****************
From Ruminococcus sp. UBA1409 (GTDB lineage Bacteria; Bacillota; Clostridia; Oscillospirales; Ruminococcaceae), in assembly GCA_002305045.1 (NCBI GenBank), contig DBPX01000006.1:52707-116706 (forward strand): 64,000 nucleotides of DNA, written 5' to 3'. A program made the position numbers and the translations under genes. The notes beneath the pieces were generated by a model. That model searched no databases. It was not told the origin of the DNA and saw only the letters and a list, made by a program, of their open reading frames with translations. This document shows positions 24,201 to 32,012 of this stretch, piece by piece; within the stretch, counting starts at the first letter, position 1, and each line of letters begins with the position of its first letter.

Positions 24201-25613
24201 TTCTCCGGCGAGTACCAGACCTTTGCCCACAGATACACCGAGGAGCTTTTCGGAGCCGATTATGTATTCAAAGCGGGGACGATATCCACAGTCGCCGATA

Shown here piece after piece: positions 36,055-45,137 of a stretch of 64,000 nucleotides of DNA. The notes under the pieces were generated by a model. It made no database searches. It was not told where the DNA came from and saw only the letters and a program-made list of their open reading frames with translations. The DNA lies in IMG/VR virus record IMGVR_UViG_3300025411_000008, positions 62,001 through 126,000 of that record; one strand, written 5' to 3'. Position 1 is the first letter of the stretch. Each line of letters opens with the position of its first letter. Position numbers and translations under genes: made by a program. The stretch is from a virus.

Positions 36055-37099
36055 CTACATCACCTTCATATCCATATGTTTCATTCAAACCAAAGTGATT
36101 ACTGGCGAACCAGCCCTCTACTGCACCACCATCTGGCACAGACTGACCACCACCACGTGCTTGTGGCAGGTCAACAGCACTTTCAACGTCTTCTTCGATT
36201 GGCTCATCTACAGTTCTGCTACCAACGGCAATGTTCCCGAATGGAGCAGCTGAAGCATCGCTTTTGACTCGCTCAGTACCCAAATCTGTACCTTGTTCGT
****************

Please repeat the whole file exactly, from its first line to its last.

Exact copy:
From Ruminococcus sp. UBA1409 (GTDB lineage Bacteria; Bacillota; Clostridia; Oscillospirales; Ruminococcaceae), in assembly GCA_002305045.1 (NCBI GenBank), contig DBPX01000006.1:52707-116706 (forward strand): 64,000 nucleotides of DNA, written 5' to 3'. A program made the position numbers and the translations under genes. The notes beneath the pieces were generated by a model. That model searched no databases. It was not told the origin of the DNA and saw only the letters and a list, made by a program, of their open reading frames with translations. This document shows positions 24,201 to 32,012 of this stretch, piece by piece; within the stretch, counting starts at the first letter, position 1, and each line of letters begins with the position of its first letter.

Positions 24201-25613
24201 TTCTCCGGCGAGTACCAGACCTTTGCCCACAGATACACCGAGGAGCTTTTCGGAGCCGATTATGTATTCAAAGCGGGGACGATATCCACAGTCGCCGATA

Shown here piece after piece: positions 36,055-45,137 of a stretch of 64,000 nucleotides of DNA. The notes under the pieces were generated by a model. It made no database searches. It was not told where the DNA came from and saw only the letters and a program-made list of their open reading frames with translations. The DNA lies in IMG/VR virus record IMGVR_UViG_3300025411_000008, positions 62,001 through 126,000 of that record; one strand, written 5' to 3'. Position 1 is the first letter of the stretch. Each line of letters opens with the position of its first letter. Position numbers and translations under genes: made by a program. The stretch is from a virus.

Positions 36055-37099
36055 CTACATCACCTTCATATCCATATGTTTCATTCAAACCAAAGTGATT
36101 ACTGGCGAACCAGCCCTCTACTGCACCACCATCTGGCACAGACTGACCACCACCACGTGCTTGTGGCAGGTCAACAGCACTTTCAACGTCTTCTTCGATT
36201 GGCTCATCTACAGTTCTGCTACCAACGGCAATGTTCCCGAATGGAGCAGCTGAAGCATCGCTTTTGACTCGCTCAGTACCCAAATCTGTACCTTGTTCGT